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First Party No-Fault

Motor Vehicle Litigation / May 15, 2017

Court/Case No: Oakland County Circuit Court/2016-155294-NF

Tried/Argued Before: Judge

Demand: $96,236.00

Verdict: $0

Name of Judge(s): Honorable Hala Jarbou

Keys to the Case:

Plaintiff, Michigan Spine and Pain filed suit in Oakland County Circuit Court alleging outstanding medical bills on behalf of the underlying claimant in the amount of $96,236.00. Plaintiff claimed entitlement to No-Fault benefits alleging that the underlying claimant was a resident relative of Progressive’s named insured in West Bloomfield, Michigan.  Subsequently, the underlying claimant filed her own first party No-Fault case in Wayne County Circuit Court. In her complaint, she admitted that she was a resident of Wayne County at the time of loss.  Defendant then proceeded with a Motion for Summary Disposition based on: (1) Plaintiff failed to provide any independent verification of loss and thus failed to prove the fact of the loss as required by Michigan No-Fault; (2) Plaintiff was judicially estopped from the position that she was a resident relative of Progressive insured in West Bloomfield, as the underlying claimant admitted that she was a resident of Wayne County at the time of loss.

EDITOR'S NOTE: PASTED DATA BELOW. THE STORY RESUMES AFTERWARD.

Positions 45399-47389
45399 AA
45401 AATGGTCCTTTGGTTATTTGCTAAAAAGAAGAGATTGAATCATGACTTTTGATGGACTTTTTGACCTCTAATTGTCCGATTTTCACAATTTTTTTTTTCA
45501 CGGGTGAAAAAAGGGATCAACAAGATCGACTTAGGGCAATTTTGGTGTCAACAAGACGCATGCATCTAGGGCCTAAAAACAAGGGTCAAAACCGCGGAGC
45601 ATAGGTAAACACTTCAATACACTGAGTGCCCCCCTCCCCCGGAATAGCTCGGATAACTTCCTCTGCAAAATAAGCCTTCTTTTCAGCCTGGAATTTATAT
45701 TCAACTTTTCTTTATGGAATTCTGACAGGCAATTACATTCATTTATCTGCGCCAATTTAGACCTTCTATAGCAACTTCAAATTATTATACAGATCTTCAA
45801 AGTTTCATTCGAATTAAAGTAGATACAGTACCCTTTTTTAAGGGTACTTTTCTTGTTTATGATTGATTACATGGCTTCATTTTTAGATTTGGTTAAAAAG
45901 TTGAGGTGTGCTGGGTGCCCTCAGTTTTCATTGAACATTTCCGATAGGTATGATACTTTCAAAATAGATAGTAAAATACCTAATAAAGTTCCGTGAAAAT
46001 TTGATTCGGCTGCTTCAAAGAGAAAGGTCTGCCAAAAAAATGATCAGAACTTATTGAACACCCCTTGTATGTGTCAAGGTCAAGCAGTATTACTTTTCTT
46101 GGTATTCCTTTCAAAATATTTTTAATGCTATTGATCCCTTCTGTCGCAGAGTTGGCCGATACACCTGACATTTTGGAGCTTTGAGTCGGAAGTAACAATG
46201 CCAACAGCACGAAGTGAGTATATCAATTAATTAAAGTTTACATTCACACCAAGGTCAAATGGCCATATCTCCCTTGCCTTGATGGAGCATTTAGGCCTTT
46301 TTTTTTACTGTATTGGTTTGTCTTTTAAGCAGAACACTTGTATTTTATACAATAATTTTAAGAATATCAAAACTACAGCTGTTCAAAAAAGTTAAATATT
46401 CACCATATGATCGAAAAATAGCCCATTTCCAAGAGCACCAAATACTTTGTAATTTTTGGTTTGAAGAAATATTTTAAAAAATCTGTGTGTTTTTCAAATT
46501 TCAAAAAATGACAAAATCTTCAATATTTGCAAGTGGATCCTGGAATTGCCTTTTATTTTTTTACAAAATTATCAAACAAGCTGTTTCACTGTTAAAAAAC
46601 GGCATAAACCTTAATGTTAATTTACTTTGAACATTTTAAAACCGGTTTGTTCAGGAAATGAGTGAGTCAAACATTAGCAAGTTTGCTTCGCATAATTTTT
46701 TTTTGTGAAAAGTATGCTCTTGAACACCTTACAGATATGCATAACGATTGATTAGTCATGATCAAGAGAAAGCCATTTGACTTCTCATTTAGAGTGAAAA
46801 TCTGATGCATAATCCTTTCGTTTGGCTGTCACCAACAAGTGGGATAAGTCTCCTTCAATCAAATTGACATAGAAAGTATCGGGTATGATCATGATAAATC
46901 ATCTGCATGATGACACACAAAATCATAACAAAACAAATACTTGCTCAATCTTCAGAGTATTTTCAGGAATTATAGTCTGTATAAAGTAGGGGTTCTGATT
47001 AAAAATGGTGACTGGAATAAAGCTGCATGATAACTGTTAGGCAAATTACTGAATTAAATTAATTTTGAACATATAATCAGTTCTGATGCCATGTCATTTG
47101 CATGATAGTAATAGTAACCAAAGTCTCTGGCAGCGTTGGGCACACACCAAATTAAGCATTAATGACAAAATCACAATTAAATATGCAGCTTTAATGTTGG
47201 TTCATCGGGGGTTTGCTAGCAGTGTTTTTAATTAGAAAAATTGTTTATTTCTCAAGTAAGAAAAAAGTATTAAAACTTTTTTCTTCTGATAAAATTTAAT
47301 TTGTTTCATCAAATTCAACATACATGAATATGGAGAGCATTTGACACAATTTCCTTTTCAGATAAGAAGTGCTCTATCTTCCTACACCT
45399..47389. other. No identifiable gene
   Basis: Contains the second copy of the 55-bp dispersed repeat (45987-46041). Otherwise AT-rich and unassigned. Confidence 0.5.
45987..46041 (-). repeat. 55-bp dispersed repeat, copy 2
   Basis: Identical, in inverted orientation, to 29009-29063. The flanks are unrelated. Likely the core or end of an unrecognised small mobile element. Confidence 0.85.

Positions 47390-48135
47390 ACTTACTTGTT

Following oral argument, Judge Hala Jarbou granted Defendant’s motion based on judicial estoppel. In so holding, the court reasoned “[j]udicial admissions are formal concessions in the pleadings in the case or stipulations by a party or its counsel that have the effect of withdrawing a fact from issue and dispensing wholly with the need for proof of the fact.” Hilgendorf v St John Hosp & Med Ctr Corp, 245 Mich App 670, 689 (2001).  A judicial admission is considered conclusive and is not subject to contradiction or explanation. 245 Mich App at 689-90. “Judicial estoppel precludes a party from adopting a legal position in conflict with a position taken earlier in the same or related litigation. The doctrine protects the integrity of the judicial and administrative processes.” Wells Fargo Bank, NA v Null, 304 Mich App 508, 537 (2014).

Plaintiff then filed a motion for reconsideration, which was denied by the court.

Defense SW attorney(s) Involved in Case:


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